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  2. Good morning. I think you’re missing my point. I’m only claiming that it is inaccurate to call the religion of Paul and the churches he founded a ‘mystery cult’. The latter term specifically refers to particular kind of religion that flourished in the Ancient world, and whose central tenets and practices are intentionally kept secret, except to a select few. But the passages I quoted in my previous comment indicate that, to the contrary, Paul wanted *everyone* to know the tenets and practices of the religion he preached.

    The differences in the Gospels could have all manner of explanations, other than that the evangelists wished to *hide* certain truths from their respective audiences. Perhaps they thought that certain alleged events hadn’t happened, or weren’t relevant.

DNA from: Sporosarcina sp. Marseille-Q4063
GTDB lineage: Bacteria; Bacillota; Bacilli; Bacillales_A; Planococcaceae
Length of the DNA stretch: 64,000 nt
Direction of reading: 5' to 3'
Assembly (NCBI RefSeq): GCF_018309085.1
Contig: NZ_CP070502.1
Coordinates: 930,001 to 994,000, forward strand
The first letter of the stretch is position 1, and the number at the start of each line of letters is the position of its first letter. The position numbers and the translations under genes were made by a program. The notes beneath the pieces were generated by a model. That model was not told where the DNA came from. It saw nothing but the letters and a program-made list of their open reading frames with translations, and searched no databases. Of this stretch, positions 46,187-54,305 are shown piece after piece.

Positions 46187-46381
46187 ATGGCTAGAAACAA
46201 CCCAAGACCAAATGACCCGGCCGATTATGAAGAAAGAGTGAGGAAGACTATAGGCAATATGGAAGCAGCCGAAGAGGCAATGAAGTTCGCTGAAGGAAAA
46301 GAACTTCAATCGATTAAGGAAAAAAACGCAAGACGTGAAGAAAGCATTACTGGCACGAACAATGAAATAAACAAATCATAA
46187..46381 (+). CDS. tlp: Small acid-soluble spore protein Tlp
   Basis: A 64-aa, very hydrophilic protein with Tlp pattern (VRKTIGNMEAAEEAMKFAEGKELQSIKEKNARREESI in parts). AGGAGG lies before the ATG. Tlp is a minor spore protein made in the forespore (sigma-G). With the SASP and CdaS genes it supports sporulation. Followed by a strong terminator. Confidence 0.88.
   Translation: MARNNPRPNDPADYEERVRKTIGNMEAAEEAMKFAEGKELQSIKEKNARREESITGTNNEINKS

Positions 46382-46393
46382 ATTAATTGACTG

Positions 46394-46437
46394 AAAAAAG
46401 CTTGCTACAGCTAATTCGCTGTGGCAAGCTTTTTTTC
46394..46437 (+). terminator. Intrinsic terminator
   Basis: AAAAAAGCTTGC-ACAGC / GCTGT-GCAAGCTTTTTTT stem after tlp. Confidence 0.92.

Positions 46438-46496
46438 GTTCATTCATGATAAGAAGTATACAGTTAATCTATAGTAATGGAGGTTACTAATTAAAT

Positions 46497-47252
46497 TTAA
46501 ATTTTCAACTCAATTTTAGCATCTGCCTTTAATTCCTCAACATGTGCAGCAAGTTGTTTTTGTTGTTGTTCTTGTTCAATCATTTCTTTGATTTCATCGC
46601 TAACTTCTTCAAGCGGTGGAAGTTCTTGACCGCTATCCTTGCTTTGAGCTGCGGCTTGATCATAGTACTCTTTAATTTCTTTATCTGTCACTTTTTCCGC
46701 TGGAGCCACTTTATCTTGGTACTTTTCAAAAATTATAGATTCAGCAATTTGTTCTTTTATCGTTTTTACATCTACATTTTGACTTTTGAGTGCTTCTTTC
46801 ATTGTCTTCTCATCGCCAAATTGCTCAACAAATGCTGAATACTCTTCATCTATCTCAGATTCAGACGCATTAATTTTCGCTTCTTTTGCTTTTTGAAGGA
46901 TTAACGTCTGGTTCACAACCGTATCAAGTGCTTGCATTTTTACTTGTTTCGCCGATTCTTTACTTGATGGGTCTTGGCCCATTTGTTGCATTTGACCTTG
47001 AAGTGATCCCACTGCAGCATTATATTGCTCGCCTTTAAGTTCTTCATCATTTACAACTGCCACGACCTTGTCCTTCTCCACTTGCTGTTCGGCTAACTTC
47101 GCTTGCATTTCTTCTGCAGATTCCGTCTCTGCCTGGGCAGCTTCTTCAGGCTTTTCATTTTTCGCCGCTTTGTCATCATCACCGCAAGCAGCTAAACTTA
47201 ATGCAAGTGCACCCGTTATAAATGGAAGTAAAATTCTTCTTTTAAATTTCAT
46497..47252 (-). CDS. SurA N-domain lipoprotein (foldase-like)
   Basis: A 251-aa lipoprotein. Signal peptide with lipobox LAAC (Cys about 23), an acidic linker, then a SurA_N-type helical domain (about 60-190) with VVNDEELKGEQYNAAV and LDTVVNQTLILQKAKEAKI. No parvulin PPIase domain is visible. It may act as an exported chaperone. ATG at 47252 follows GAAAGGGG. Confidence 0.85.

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    • Hello Chris.

      “and whose central tenets and practices are intentionally kept secret, except to a select few. But the passages I quoted in my previous comment indicate that, to the contrary, Paul wanted *everyone* to know the tenets and practices of the religion he preached.”

      That may be true in theory but as I explained, it was not the case in reality.

      “The differences in the Gospels could have all manner of explanations, other than that the evangelists wished to *hide* certain truths from their respective audiences. Perhaps they thought that certain alleged events hadn’t happened, or weren’t relevant.”

      That’s possible, and I applaud your willingness to accept that the authors may not have been aware of some of these events, which comes back to my main point. Even if the religion was supposed to be open to everyone, it clearly was not. I do agree that it was not like the typical “mystery” religions of the time, but for various reasons, most of its followers did not know all of the tenets and practices. So the reality was that certain tenets were only known to a select few, even if it was not deliberate.